While Jaar takes a unique approach to creating electronic music, William Close, with his Earth Harp, is equally a spectacle like nothing you’ve ever witnessed before. He’ll be setting up this one-of-a-kind Earth Harp on the Lightning In A Bottle grounds, which has been described as the longest stringed instrument in the world, with strings that extend up to 1,000 feet in length. Kanye West may brag about a lot of things, but he certainly cannot boast about having an instrument like that in his bag of tricks.

Close is not worried about those that may look at the man’s wildly embellished musical instrument—which is just one of the many specialized devices in his repertoire—that assume his music is little more than some sort of auditory gimmick. “Anyone that’s ever seen any of my shows has never said that,” he says most assuredly. “The Earth Harp, with the way the strings work, is a real acoustical process, very similar to the sound of a cello. The strings are going out over the audience and attaching to the architecture of the stage structure or the building and actually turning the theater—and in this case, the festival—into the instrument.  There’s nothing really hokey about it. It’s the real deal.”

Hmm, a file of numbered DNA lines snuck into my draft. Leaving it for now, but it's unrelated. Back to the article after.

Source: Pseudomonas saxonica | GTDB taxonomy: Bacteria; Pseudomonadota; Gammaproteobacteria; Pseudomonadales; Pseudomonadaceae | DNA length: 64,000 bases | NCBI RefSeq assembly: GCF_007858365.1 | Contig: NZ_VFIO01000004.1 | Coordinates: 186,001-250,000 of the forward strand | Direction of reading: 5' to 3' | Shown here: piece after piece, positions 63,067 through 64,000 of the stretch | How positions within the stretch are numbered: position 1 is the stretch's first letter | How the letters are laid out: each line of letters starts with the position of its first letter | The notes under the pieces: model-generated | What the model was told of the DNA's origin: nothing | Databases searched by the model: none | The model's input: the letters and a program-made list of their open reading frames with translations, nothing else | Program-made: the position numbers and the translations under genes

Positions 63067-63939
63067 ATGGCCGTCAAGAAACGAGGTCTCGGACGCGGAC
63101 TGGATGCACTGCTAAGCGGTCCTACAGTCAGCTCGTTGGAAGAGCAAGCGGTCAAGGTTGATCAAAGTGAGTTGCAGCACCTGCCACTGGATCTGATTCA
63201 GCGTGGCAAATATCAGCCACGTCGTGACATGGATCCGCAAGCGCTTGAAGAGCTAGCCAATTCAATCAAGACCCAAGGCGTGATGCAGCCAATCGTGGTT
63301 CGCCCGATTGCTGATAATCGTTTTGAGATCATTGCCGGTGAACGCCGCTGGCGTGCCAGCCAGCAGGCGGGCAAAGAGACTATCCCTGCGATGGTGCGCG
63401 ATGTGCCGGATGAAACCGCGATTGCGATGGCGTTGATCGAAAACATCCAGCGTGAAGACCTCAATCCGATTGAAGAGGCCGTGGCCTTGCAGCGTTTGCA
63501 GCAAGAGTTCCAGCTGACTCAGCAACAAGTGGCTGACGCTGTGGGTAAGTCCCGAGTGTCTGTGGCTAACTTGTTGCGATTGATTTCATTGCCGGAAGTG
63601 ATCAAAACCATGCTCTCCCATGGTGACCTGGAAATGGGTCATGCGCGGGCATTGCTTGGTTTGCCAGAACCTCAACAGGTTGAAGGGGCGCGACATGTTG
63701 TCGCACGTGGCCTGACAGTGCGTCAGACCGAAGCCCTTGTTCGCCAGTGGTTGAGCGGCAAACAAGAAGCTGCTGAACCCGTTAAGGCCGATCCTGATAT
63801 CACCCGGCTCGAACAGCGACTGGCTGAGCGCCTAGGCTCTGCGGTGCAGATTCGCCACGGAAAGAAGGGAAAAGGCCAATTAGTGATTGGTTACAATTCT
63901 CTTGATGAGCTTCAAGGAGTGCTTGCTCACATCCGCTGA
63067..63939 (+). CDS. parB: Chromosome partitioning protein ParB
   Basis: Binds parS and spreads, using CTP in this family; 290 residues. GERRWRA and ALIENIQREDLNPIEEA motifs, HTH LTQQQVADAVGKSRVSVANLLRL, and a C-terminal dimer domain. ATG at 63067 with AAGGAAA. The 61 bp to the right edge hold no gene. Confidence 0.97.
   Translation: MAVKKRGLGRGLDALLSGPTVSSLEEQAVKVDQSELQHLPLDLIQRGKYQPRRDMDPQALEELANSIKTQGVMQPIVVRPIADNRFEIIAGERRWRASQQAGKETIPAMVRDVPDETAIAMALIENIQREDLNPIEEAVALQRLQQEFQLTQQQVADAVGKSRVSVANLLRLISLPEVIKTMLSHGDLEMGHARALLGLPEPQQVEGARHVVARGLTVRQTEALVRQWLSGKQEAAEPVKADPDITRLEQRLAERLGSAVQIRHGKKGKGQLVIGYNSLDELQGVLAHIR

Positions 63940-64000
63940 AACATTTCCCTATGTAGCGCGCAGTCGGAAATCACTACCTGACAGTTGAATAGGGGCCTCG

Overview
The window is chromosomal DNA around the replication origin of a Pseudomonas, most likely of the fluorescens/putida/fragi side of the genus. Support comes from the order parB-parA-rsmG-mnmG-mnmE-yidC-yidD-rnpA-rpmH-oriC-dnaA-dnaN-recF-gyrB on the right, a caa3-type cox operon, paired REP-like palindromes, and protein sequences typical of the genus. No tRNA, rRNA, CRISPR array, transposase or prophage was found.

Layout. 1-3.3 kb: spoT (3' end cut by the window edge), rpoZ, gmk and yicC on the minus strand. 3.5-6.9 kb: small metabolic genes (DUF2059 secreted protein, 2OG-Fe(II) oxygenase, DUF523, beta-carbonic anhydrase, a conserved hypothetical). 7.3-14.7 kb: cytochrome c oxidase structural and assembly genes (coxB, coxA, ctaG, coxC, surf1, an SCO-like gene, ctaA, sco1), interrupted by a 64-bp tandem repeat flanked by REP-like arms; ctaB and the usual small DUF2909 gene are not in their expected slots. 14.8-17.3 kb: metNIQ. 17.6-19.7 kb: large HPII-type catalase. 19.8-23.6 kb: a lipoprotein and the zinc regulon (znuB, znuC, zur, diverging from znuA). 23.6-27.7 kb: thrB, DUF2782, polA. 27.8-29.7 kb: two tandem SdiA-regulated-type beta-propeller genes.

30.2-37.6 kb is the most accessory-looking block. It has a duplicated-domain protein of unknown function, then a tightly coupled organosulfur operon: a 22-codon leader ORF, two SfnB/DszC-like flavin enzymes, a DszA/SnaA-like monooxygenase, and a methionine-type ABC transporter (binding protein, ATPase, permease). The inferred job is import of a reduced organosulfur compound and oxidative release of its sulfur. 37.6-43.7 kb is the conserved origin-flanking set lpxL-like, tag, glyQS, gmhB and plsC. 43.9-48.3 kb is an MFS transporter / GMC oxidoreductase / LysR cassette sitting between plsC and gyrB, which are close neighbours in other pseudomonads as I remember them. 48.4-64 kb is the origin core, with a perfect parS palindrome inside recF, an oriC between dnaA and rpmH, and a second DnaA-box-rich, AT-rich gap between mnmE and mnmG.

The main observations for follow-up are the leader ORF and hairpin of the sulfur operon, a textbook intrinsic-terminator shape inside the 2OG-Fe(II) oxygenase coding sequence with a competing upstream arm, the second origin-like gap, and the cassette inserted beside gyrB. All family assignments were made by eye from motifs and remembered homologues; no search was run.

Lightning In A Bottle promises to be a fascinating experience for those fortunate to take in the live playing of Earth Harp.

“At LIB, the installation will be pretty tricky,” Close explains. “The strings will be about 400 feet, and they’ll be going from the big stage platform in the audience, and strung up to the main stage architecture. So as the audience is listening to the instrument, they’re under the strings, so they’re between the instrument and the main sound system of the main stage, so it should be pretty powerful.”

Recently, Close and the Earth Harp Collective appeared on America’s Got Talent, and impressed both the judges, and the viewers at home. In fact, they finished third in the competition.

“It raised general awareness of what I do,” says Close of the experience. “It expanded my audience a lot and opened up the minds of a lot of people that hadn’t experienced music in this unique way before.”

The Many Bails of Life

Further proving how Lightning In A Bottle is one of the more eclectic festivals happening this summer, Herbert Bail Orchestra brings a kind of gypsy-americana vibe to it, that is all its own.

“Herbert Bail is like the collective alter-ego for the whole band,” says its singer/guitarist, Anthony Frattolillo. “Hebert Bail was my grandfather’s first name. And toward the end of his life, I found that out. I was raised knowing grandpa as “Grandpa Jack,” and his license said John McCarter. But toward the end of his life, we found out he was born by another name and actually had another life and another wife and a whole other family. And in homage to him, and to the fact that we all lead many lives, we decided Herbert Bail was very appropriate.”